Please don’t make me justify my blue badge

It’s no secret that I have Multiple Sclerosis. I’ve written about it many times, both in the Journal and online, and I always speak freely to anyone who wants to know more.

I’m lucky in that I have the relapsing-remitting type of MS, which means I go through periods of relapses which then get easier.

However, unfortunately there’s also a level of residual pain and symptoms that stay behind after each relapse, and which I have learnt to live with - with some help from a battery of medications.

As a result, I am the owner of a ‘blue badge’. I won’t say proud owner, because I’d really rather not have it.

And I’m finding that having to justify it is becoming an increasing occurrence.

Just last week, I was pulling into a disabled space outside the doctor’s surgery and all the while an elderly lady stood watching as I reversed into the spot, and saw me place the blue badge very prominently on my dashboard.

As I picked up my nine-month-old daughter, for whom the appointment was for, she said, ‘That’s for blue badge people you know’ to which I politely replied, ‘I know. And as you can see I have one.’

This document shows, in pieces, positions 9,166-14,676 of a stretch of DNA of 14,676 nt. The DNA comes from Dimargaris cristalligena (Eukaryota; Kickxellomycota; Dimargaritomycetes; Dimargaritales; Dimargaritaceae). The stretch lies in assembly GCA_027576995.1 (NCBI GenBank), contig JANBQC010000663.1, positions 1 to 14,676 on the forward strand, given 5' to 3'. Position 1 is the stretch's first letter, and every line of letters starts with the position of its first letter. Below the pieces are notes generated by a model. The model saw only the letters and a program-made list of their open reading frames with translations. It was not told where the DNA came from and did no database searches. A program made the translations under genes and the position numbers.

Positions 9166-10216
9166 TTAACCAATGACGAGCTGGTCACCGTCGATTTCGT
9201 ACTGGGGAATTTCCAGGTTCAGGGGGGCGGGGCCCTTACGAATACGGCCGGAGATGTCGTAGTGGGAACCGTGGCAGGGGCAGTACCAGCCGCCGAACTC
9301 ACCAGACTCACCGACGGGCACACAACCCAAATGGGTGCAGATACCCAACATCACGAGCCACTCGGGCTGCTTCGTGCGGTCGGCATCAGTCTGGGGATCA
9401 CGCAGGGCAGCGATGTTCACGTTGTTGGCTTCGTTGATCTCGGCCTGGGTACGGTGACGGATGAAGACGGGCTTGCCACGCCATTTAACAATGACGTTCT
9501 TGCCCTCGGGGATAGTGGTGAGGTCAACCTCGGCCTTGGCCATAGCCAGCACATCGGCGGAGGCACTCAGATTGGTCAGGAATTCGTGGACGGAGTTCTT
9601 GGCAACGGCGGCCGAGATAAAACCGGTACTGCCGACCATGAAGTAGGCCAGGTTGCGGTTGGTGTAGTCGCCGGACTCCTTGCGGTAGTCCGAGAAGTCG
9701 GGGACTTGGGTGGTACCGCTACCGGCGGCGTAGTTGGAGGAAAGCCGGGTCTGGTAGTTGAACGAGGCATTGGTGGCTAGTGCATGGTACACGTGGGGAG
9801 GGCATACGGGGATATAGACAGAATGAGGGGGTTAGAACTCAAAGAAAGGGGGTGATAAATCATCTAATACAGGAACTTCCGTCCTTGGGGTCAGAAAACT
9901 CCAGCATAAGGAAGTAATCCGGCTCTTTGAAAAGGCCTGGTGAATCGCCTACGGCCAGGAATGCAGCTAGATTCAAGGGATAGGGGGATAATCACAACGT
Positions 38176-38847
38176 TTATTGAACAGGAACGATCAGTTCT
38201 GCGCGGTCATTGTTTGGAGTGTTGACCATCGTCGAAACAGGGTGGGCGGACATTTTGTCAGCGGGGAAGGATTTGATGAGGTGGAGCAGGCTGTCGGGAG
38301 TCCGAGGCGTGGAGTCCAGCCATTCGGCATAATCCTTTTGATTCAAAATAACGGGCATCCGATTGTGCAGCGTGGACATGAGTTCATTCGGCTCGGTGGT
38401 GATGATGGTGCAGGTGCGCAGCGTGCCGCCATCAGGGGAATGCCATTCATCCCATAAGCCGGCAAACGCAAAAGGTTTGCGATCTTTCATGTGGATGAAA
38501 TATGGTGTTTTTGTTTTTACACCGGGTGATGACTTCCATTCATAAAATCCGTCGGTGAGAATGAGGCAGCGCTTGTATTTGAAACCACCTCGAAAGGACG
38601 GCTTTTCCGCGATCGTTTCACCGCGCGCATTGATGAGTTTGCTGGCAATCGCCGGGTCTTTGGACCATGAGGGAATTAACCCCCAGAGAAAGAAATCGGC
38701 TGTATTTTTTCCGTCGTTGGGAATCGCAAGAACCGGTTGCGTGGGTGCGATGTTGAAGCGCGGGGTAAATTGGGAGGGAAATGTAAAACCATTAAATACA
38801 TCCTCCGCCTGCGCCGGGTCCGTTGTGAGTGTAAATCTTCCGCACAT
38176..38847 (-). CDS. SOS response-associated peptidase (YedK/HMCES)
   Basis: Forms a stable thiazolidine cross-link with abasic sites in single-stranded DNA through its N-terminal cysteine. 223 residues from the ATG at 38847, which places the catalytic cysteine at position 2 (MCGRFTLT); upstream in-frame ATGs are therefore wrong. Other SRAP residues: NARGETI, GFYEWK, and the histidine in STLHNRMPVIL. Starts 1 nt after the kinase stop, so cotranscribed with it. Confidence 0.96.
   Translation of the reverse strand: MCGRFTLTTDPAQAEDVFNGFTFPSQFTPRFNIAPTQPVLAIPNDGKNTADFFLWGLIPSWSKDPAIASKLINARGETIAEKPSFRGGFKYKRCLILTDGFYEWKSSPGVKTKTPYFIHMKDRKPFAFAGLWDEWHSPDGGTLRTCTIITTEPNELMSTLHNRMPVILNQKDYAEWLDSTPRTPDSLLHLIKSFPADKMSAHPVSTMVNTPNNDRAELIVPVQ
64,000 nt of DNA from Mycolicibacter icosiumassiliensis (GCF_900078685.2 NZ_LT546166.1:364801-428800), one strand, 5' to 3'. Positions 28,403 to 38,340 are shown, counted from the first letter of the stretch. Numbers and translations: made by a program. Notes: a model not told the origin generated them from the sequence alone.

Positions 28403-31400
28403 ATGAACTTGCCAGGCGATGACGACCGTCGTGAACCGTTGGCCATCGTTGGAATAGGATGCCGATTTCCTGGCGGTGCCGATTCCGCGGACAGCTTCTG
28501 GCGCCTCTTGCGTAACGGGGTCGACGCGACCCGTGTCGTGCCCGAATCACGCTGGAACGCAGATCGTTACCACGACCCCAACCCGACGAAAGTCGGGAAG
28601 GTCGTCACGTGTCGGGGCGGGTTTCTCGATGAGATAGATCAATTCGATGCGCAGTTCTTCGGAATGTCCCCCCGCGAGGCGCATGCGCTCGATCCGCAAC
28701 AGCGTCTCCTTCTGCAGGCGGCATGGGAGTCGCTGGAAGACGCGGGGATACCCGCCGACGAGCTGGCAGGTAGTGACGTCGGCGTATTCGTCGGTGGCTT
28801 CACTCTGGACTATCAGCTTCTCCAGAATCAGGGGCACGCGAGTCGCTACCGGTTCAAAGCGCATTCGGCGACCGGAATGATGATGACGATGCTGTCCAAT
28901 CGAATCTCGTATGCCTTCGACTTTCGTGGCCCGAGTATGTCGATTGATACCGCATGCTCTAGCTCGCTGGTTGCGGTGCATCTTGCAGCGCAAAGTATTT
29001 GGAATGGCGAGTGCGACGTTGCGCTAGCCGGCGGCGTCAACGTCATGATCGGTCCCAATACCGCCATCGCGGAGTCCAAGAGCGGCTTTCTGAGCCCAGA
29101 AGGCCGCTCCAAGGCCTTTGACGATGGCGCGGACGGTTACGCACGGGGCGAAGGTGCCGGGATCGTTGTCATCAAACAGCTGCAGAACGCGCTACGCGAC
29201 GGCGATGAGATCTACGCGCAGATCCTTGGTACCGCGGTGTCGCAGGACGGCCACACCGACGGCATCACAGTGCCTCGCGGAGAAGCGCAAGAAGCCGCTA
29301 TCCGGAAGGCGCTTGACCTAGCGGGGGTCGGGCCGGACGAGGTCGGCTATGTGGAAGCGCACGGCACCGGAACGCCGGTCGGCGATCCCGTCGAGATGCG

Not satisfied she looked me from the feet up, then proclaimed ‘But it’s for disabled people.’

I promptly asked her, ‘Would you like to have MS because if so, you can have the space too.’

‘No, no’ she said ‘but I can never get a space!’

I walked away but I was shaking as I got into the surgery and the more I think about it, I really shouldn’t have to justify a blue badge.

It’s a different story if someone parks in a disabled space with no badge. They are fair game in my book, and if you see anyone doing that then question them for sure.

But someone like me, who HAS a badge, please think twice before accosting me.

There’s a phrase often spoken when you have MS and it’s this - ‘But you look so well.’

In this instance the phrase ‘appearances can be deceptive’ is very apt.

MS is a fairly invisible condition most of the time and I’m so thankful that I’m currently not using my stick, and a wheelchair is not on my radar.

The bottom line is that disabled doesn’t always mean ‘unable to walk’.

On that day last week I actually suffered with incredible pain all day but I got up and got on with things, including taking my daughter to see a doctor - a chore made possible because I have a blue badge.

I shouldn’t have to justify myself to a stranger at the same time.